Again Kim, thanks a bunch for your informative posts.
I know details are not real important when it comes to the zone map...but...at one point I was at a web site that had a very detailed map on the Virginia USDA zones. The site had something to do with farming. Does anybody know of a detailed USDA map of Virginia or the Mid-Atlantic?
I think that the current USDA map has my home in Sterling in zone 7a, but I am real close to the zone 6b boundary and south of me looks to be 6b. This is mostly just so I can say what zone I am in, even if it really does not matter.
Kim: Any updates? Just curious.
Rockman, I have a different perspective between DC and southern NE. I was from RI & now live near DC. I believe you CAN grow many of the plants that can grow in DC area. The big exception would be plants whose northern limit is in the DC area. Figs come to my mind as an example. (There is also an evergreen whose name escapes me.) I would also submet that micro-climate is a factor.
I wounder if this isn't a glass half full or half empty.
regarding my last post, after several hours of thought the second plant in question is ryptomeria japonica, I bleieve. A third example comes to mind which is Magnolia grandifloria - southern magnolia.
Okay-I'm a new comer, so bear with me. I live on Long Island New York. What is my hardiness zone? Do you know how small Long Island is on the hardiness map?
You're probably in zone 7, possibly 6, as Long Island benefits from a very substantial 'water effect' in moderating winter low temperatures. This forum will be a good fit for you, but remember that summer temps for you may be milder than they are for the Baltimore-Washington-Norfolk belt, where many of the posters live. Usually, that's an advantage!
I have seen a zone map, I forget where, that showed a blip in the middle of Long Island aroung Huntington. The blip was slightly colder than say ... Oyster Bay and the Rockaways and the South and North Forks. I was suprised since I figured if any part was cooler it would be the central morraine running lengthways (since farthest from the warming ocean/sound.)
Anyway I thought it was fascinating but have never seen that blip again or run into a description of its boundries or an explanation of why it exists.
Just one more of life's mysteries.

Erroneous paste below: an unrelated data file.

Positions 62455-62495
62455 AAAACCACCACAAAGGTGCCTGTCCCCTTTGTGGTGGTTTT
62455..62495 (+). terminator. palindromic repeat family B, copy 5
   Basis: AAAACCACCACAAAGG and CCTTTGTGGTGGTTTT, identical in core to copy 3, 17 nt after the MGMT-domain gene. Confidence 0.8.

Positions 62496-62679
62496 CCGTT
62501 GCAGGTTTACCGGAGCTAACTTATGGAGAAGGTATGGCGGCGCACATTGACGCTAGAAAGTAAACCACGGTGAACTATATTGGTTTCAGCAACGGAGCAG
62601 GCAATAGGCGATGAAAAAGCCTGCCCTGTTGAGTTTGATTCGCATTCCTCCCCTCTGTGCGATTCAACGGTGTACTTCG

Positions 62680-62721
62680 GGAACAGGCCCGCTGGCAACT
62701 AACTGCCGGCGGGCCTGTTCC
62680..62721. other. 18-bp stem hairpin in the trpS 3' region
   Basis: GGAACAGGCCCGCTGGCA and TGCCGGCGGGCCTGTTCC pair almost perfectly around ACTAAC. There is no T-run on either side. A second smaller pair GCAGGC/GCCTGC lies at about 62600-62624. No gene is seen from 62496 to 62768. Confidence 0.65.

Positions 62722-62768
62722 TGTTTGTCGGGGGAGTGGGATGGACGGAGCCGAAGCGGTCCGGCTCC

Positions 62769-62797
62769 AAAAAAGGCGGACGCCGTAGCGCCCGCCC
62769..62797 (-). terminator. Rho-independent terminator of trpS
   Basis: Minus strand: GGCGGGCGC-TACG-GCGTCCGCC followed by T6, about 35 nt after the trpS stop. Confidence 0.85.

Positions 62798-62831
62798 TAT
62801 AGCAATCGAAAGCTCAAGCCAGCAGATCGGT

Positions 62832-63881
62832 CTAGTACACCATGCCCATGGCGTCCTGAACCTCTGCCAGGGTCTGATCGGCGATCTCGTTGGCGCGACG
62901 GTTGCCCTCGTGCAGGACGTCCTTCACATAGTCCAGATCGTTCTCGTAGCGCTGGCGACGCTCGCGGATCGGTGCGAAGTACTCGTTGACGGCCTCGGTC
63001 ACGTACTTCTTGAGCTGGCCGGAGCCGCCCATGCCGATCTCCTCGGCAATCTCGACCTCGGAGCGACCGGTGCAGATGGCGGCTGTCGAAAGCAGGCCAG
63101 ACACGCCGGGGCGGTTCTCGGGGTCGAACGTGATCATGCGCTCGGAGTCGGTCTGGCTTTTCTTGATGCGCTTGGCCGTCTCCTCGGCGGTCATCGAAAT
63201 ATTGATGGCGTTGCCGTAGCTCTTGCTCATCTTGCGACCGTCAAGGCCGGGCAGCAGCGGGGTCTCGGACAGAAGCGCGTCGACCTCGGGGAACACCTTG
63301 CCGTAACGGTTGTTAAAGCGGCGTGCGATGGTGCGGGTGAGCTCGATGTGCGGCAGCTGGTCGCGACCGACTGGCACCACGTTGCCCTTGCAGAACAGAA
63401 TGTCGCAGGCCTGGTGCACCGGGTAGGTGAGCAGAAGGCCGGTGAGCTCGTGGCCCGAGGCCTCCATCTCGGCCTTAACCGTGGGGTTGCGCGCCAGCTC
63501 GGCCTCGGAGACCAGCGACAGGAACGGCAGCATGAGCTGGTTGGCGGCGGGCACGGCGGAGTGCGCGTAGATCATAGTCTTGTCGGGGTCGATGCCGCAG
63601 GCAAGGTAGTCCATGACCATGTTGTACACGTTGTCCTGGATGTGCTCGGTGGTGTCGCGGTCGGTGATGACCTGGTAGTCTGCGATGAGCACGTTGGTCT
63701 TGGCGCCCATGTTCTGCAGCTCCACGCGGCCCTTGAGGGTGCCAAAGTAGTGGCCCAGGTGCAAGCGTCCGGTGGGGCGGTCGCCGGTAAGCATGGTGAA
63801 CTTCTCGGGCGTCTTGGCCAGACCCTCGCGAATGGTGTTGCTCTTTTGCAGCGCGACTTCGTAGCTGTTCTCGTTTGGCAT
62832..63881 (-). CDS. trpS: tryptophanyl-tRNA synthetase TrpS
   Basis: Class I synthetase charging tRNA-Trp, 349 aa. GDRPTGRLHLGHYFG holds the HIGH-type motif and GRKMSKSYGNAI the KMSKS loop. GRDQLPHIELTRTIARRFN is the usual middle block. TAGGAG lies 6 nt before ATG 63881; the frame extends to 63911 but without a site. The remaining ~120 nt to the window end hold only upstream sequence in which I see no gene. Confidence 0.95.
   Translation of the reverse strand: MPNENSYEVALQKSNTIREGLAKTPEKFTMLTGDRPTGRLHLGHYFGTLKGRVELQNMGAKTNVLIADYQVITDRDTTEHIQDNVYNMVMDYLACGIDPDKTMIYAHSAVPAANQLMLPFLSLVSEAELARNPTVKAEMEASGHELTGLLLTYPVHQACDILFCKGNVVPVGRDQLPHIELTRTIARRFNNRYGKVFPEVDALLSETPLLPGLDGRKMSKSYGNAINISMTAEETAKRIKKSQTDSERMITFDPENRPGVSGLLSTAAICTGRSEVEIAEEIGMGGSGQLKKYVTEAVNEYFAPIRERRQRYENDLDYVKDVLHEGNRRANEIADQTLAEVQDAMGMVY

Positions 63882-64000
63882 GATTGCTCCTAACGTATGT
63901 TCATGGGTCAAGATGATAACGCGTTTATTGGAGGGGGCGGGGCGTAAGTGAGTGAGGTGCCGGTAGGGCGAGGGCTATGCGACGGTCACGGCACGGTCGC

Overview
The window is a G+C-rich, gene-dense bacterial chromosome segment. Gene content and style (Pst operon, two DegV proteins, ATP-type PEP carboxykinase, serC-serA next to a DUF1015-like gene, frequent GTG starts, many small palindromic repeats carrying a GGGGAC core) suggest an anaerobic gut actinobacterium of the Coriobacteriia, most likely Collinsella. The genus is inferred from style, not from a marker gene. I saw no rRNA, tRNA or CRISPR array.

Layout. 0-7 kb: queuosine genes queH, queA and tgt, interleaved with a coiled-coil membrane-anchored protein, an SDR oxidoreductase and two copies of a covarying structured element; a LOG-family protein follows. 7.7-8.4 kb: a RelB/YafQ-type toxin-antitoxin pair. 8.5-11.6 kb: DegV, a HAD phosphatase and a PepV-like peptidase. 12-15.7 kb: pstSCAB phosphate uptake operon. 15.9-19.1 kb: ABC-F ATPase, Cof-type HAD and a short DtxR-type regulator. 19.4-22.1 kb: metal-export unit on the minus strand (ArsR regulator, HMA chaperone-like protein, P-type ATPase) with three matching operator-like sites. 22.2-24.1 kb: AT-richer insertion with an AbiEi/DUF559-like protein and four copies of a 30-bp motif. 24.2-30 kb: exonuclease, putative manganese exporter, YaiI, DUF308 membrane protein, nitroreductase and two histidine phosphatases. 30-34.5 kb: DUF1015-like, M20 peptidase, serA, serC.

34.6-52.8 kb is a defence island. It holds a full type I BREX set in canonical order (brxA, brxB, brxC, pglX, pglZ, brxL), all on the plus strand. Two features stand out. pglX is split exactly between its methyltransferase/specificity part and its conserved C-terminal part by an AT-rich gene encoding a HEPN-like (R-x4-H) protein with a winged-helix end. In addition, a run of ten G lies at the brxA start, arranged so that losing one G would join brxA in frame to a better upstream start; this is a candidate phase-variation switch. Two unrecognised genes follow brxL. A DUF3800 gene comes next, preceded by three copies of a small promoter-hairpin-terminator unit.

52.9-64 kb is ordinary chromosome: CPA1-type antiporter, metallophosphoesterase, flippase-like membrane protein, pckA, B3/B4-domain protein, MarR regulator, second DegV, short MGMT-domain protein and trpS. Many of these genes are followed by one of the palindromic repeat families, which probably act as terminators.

Well, at least for now.
I went to the actual USDA Plant Hardiness Zone Map which is 4 foot by 4 foot (and out of print as of a few months ago). At this scale, Long Island is pretty clear.
Square in the middle of Long Island is an oval of 6B. Everything else around it is colored as 7A, most likely an affect of water mitgating the temperatures. On a smaller scale map the center oval could easily be omitted. This is one of the reasons, we--USDA-ARS--are working on a try digital version that will clickable to small areas like just about county level.
I caution against making this little bit of a difference, which could be as little as 1 degree, a big deal. Areas in 7A can have zero degrees as the coldest average low temperature, while areas marked 6A can have minimum average temperatures only as colder as -1 degrees. A and B ranges in a zone are each 5 degree temperature bands.
At this level, mini-microclimates in your own yard created by walls, low spots, prevailing winds and windbreaks, could easily allow you to be a half zone different from say your next door neighbor, at least in some places in your yard.
I have measured my coldest winter temperatures for the past 3 1/2 years (as long as I've lived in my house) and the coldest temperature I've measured is -3 F. One winter my coldest temperature was 2 F, the other it was -2 F. Each time the coldest temperatures were only recorded for 2-3 days, the exception being the 2 F temperature which was recorded for 5 days (once for 3 in a row, and once for two other separate occasions). All done manually (I've got to get a digital system) and faithfully.
Within a mile of my house are two fig trees (that I know of) one of which is unprotected and is at least 20 years old, the other is protected each year and is pretty close to 20 years old as well.
I guess I'm in 6b, but who knows..
Whew, you had me wondering for a minute, then I realized you live in Michigan. I was going to say I can't remember ever going that low around here (VA).
no guarantees, babywatson - Annapolis MD normally is warmer than I am here in Herndon VA, but Annapolis has hit -7 F. in my lifetime. It sort of stuck in my head - I wasn't gardening there, but I had the dubious privilege of walking about a mile to church that Christmas Eve. We just knew it was cold, and found out the actual reading later. As KimKa says, the zone temps are average lows, not the lowest temperature ever recorded.
Chills sounds like he/she is right on the lake, to have such moderate temps that far north.
I've never understood the moderating effect water has on temperatures. I can understand why the coastal areas are moderated by benefit of the Gulf Stream (although why England and Ireland are warmer zones than the mid-Atlantic you got me--they're pretty far up) but in Michigan right near Canada with the Jet stream right there I would think the lakes might actually not make much of a difference, but I've never been there, couldn't say.
I do remember about fifteen years ago going down to 0 degrees for one day, but that's it. That was the winter we had all those ice storms, no not fifteen, I guess ten.
Ok. I live on the Easternshore MD (Easton,MD) zone 7a as USDA Hardiness Zone Map indicated. The past 6 yrs the winter low have only dropped to 6.1*F in my area, shouldn't we be zone 7b? Also, I heard that the closer you live near the body of water the cooler it gets, right??? Our high temps is also as hott as DC metro area!! How did it happen?
Several facters play into how water and temperature interact. Large bodies of water take longer to heat up than the land and then can retain heat longer (after the whole body of water gets up there in temperature).
There is also temperature brought by the introduction of warmer water like the warm gulf stream current that ends up mitigating the Canadian winter in Yarmouth, Nova Scotia.
And if prevailing winds, which will reflect cooler or warmer water temperatures, blow from the water onto the land, it will have major impact on the land temperature.